DRAMA JACK GOES BOATING (15) 90min ●●●●●

Philip Seymour Hoffman goes back to his theatrical roots for his directorial debut, reprising the central role he played on stage in Bob Glaudini’s 2007 off-Broadway hit. Hoffman plays the titular Jack, a shy and withdrawn New York limo driver whose best friend Clyde (John Ortiz) tries to set him up with the equally withdrawn Connie (Gone Baby Gone’s Amy Ryan). The mechanics required to bring Jack and Connie together put an additional stress on Clyde, whose relationship with his live-in girlfriend Lucy (Daphne Rubin-Vega) is also under considerable duress.

predictable but well-observed scenes of domestic disharmony.

Hoffman’s stature as an actor has remained considerable since his breakout roles in Boogie Nights and Magnolia, and his Oscar-winning turn as Truman Capote, and Jack Goes Boating shows that he can direct with considerable sensitivity. As the plot summary suggests, the film is based on a deliberately slight and traditionally structured play, and Hoffman’s cast recreate their stage roles with aplomb. Ortiz and Rubin-Vega capture the essence of two strong people who find themselves constrained by a weakening relationship, Hoffman provides a happy, convincing centre as Jack, and Ryan, the only newcomer to the cast, notably underplays her role as the dowdy Connie.

Betraying its theatrical origins, Jack Goes Finishing on a bitter-sweet coda, Jack Goes

Boating builds up each character in microscopic detail leading towards a climax of excruciating social awkwardness, as Jack attempts to cook dinner for his friends. Clyde rashly attempts to spice up the evening with some hashish and then some freshly-scored cocaine, leading to Boating’s subtle and occasionally poetic dissection of ordinary life in the Queens district feels more like a stage production than a cinematic experience, but is no less enjoyable for that. (Eddie Harrison) Selected release from Fri 4 Nov.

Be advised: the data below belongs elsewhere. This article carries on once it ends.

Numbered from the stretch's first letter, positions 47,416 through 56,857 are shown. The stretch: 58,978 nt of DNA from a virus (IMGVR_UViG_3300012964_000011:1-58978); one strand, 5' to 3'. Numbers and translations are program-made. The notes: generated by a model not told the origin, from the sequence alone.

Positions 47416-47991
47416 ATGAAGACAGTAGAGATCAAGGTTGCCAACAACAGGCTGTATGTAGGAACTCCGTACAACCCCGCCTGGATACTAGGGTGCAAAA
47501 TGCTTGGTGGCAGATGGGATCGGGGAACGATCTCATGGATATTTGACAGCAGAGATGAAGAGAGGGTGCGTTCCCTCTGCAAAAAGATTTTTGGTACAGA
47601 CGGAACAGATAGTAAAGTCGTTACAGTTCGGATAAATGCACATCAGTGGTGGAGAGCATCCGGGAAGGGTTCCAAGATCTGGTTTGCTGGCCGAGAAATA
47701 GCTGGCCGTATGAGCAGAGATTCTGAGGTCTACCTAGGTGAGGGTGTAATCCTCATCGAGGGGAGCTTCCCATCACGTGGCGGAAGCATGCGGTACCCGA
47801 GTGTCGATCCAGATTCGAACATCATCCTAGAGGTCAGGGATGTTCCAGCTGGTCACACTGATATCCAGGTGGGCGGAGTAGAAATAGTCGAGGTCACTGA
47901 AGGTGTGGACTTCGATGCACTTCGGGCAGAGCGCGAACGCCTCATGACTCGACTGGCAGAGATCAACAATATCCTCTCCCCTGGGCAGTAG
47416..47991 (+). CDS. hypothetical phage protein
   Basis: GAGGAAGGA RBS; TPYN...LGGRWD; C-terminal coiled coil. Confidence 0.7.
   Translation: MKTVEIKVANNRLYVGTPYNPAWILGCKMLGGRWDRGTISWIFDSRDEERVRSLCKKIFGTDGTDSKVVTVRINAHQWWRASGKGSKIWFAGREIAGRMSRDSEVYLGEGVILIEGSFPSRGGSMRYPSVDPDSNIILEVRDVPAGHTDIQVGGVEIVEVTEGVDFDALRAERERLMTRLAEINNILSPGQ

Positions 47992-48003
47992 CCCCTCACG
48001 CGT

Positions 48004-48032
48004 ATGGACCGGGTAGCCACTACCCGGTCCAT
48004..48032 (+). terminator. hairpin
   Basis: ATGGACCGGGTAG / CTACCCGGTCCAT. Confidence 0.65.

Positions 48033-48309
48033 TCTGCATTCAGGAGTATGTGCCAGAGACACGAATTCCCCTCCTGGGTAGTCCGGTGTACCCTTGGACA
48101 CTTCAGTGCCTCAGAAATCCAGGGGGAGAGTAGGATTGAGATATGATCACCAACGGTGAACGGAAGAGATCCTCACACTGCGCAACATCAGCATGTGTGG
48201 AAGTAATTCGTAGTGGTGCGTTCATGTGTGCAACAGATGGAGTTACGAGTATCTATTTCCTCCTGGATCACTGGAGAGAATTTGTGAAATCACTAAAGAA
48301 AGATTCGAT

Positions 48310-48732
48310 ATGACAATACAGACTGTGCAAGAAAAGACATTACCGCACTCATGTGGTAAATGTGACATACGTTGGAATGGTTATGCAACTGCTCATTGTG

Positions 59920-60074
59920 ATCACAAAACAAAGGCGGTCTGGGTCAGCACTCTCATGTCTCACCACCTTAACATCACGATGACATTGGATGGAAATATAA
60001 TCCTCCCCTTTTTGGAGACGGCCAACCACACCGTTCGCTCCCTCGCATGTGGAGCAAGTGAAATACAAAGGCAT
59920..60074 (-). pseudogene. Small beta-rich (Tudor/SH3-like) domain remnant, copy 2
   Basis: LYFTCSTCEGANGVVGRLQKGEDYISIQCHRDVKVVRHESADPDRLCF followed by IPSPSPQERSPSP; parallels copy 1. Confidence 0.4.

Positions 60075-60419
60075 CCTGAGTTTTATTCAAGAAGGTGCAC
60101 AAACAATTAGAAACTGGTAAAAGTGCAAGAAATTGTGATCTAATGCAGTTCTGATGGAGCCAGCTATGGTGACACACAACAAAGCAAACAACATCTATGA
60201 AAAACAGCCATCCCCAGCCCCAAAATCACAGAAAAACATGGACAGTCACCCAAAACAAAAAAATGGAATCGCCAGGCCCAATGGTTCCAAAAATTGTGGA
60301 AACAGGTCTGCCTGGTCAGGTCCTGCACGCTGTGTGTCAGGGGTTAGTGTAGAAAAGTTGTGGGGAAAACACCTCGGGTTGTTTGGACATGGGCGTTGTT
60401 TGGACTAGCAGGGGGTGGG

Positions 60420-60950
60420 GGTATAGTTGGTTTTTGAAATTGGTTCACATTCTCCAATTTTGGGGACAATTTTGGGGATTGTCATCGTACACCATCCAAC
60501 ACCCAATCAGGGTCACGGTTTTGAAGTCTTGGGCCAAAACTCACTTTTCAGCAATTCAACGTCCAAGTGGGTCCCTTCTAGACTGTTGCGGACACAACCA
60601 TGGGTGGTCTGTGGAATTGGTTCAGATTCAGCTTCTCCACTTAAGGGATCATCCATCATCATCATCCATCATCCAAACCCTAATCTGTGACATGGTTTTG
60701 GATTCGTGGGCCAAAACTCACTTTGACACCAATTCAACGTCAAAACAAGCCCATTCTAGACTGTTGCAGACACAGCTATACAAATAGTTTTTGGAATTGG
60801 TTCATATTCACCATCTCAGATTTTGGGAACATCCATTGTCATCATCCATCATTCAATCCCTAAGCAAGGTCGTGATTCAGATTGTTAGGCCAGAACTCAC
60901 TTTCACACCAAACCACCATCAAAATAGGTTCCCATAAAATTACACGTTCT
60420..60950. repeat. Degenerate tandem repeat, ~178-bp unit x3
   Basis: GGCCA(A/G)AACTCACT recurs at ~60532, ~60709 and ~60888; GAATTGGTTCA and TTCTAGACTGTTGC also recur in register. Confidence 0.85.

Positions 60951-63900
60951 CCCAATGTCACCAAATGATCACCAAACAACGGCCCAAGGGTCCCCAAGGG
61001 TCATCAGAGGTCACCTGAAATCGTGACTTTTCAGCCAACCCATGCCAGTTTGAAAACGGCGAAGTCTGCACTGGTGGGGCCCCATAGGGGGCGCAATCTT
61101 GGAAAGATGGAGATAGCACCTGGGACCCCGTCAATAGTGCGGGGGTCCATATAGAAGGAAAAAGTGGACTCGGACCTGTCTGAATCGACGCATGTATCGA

DRAMA THE IDES OF MARCH (15) 101min ●●●●●

George Clooney more salt than pepper, more actor than director. Like Good Night, and Good Luck, his fourth directorial effort dissects America’s political system and surmises that it is fuelled by corruption and greed. The Ides of March is set around a hotly contested Ohio

Presidential Primary where Governor Mike Morris (Clooney) is trying to deal the knockout blow that will confirm him as the Democratic presidential candidate. A mundane opening is spent being introduced to an idealistic press secretary (man of the moment Ryan Gosling), two wily campaign managers (Philip Seymour Hoffman and Paul Giamatti), an unscrupulous journalist (Marisa Tomei) and a young intern (Evan Rachel Wood). Inevitably there is a sex scandal and the press secretary is taught some harsh lessons about the murky world of politics and the media. Surprisingly effective for such a by-the-numbers political drama, it may see Clooney on the campaign trail himself, for votes from Academy Award members. (Kaleem Aftab) General release from Fri 28 Oct.